Researchers have demonstrated that by plucking 200 hairs in a specific pattern and density, they can induce up to 1,200 replacement hairs to grow in a mouse.
“The work leads to potential new targets for treating alopecia, a form of hair loss,” says Cheng-Ming Chuong, a professor of pathology at the Keck School of Medicine at the University of Southern California.
As a dermatologist, first author Chih-Chiang Chen knew that hair follicle injury affects its adjacent environment, and the Chuong lab had already established that this environment can, in turn, influence hair regeneration.
Based on this combined knowledge, the researchers reasoned that they might be able to use the environment to activate more follicles.
Hair by Hair
To test this concept, Chen devised the strategy of plucking 200 hair follicles, one by one, in different configurations on the back of a mouse.
When plucking the hairs in a low-density pattern from an area exceeding 6 millimeters in diameter, no hairs regenerated. However, higher-density plucking from circular areas with diameters between 3 and 5 millimeters triggered the regeneration of between 450 and 1,300 hairs, including ones outside of the plucked region.
The team showed that this regenerative process relies on the principle of “quorum sensing,” which defines how a system responds to stimuli that affect some, but not all members. In this case, quorum sensing underlies how the hair follicle system responds to the plucking of some, but not all hairs.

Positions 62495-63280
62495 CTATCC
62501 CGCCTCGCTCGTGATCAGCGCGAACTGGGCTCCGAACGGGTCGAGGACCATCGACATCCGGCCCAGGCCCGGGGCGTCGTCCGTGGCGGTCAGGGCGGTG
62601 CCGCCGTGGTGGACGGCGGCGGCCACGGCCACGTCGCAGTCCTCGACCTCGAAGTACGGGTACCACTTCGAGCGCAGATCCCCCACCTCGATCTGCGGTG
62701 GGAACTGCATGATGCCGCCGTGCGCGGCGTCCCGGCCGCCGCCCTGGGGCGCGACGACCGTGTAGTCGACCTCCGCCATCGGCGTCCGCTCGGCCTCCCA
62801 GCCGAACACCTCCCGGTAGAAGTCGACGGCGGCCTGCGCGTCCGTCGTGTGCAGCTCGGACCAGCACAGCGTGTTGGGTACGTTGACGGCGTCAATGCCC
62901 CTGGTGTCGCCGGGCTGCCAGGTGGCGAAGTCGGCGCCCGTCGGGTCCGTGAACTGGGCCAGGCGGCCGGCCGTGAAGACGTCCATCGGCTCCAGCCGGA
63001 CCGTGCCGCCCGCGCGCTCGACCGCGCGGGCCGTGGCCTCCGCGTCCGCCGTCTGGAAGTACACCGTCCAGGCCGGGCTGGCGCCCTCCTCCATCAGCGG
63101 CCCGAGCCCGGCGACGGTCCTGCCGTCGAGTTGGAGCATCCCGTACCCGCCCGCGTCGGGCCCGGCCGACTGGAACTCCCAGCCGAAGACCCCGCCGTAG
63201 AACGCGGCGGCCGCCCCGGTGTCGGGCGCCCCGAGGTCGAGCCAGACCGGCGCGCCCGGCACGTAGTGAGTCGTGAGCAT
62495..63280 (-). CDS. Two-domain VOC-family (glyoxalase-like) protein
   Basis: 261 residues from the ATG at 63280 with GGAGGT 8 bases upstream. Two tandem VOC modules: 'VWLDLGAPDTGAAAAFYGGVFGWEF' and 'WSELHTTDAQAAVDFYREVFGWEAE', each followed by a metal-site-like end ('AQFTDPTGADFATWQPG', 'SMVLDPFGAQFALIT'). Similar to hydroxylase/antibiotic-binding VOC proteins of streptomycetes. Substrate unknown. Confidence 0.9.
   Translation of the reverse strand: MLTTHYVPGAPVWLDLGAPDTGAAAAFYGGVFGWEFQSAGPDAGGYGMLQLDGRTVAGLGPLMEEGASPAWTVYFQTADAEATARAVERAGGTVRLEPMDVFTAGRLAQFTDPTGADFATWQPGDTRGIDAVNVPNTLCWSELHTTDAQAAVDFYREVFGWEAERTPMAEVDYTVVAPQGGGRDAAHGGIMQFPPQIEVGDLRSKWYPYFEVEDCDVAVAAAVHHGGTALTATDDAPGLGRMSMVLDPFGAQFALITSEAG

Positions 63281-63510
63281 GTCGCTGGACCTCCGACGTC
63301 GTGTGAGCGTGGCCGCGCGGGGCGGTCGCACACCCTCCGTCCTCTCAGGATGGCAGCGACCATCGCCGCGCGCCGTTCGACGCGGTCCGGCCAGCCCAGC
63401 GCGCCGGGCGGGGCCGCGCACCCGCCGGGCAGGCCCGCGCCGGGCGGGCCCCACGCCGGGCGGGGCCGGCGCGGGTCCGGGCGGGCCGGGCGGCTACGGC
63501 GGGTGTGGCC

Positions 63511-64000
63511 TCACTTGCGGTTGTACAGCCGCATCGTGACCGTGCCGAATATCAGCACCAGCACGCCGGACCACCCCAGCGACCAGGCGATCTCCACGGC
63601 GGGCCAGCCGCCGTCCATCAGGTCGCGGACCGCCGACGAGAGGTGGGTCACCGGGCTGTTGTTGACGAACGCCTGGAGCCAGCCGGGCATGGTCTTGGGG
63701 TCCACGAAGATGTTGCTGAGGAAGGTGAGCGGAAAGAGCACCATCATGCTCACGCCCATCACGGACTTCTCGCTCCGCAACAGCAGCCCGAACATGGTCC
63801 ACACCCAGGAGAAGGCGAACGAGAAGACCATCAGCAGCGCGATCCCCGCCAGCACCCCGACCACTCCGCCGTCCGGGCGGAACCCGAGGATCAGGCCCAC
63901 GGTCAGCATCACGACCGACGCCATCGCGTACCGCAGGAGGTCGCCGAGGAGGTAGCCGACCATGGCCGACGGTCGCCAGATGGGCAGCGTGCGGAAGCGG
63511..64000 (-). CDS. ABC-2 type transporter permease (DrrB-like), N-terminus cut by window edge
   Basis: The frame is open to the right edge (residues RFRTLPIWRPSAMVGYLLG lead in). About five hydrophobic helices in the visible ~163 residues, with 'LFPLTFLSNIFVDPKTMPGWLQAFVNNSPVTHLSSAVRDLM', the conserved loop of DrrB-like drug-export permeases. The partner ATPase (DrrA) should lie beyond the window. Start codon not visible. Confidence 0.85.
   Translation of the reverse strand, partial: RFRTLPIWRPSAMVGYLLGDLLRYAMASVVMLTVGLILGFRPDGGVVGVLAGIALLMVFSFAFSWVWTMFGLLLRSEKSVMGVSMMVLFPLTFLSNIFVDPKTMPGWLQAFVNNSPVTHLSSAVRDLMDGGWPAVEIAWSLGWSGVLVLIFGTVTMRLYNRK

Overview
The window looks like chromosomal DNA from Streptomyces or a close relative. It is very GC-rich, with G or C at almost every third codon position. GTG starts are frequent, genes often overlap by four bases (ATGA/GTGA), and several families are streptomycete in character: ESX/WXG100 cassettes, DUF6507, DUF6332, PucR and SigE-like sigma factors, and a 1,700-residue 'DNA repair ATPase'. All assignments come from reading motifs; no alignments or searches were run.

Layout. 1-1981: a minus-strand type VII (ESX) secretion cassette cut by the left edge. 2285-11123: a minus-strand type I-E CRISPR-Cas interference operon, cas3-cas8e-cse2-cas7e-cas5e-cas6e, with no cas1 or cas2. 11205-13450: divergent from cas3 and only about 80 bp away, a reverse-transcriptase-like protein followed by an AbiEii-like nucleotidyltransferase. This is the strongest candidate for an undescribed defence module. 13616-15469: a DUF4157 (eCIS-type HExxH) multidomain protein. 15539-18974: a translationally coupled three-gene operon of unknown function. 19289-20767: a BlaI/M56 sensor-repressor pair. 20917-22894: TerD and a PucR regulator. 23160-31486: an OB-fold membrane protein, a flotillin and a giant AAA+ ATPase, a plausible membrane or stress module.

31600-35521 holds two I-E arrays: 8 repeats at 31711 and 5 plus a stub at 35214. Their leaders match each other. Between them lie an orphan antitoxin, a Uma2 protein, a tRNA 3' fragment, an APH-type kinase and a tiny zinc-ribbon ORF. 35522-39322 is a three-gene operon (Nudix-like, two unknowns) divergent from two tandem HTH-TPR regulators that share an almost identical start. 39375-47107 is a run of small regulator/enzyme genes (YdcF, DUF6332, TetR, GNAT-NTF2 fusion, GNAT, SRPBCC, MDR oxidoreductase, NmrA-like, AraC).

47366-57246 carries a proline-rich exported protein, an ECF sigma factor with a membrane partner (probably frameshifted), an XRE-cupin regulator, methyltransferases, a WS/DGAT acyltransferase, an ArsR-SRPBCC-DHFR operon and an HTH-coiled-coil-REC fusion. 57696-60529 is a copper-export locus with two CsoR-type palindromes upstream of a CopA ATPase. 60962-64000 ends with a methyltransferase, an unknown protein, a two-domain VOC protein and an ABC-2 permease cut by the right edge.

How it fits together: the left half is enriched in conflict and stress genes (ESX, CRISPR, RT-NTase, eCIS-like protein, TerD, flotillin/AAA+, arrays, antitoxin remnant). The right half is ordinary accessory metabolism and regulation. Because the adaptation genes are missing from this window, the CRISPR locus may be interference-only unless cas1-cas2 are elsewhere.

Through molecular analyses, the team showed that these plucked follicles signal distress by releasing inflammatory proteins, which recruit immune cells to rush to the site of the injury.
These immune cells then secrete signaling molecules such as tumor necrosis factor alpha (TNF-α), which, at a certain concentration, communicate to both plucked and unplucked follicles that it’s time to grow hair.
“The implication of the work is that parallel processes may also exist in the physiological or pathogenic processes of other organs, although they are not as easily observed as hair regeneration,” Chuong says.
The results are published today in the journal Cell.
Additional co-authors contributed from the Fourth Military Medical University, China; UC Irvine; University of Dundee, Scotland; National Cheng Kong University, Taiwan; National Yang-Ming University and Veterans General Hospital, Taiwan; and the University of Pennsylvania.
Research funding came from the National Institute of Arthritis and Musculoskeletal and Skin Diseases, the Taiwan National Science Council, the Taipei Veterans General Hospital, the National Institutes for Health, the Edward Mallinckrodt Jr. Foundation, the California Institute for Regenerative Medicine, the National Science Foundation, and Cheng Kong University, Taiwan.
*Image of “tweezers” via Michael/Flickr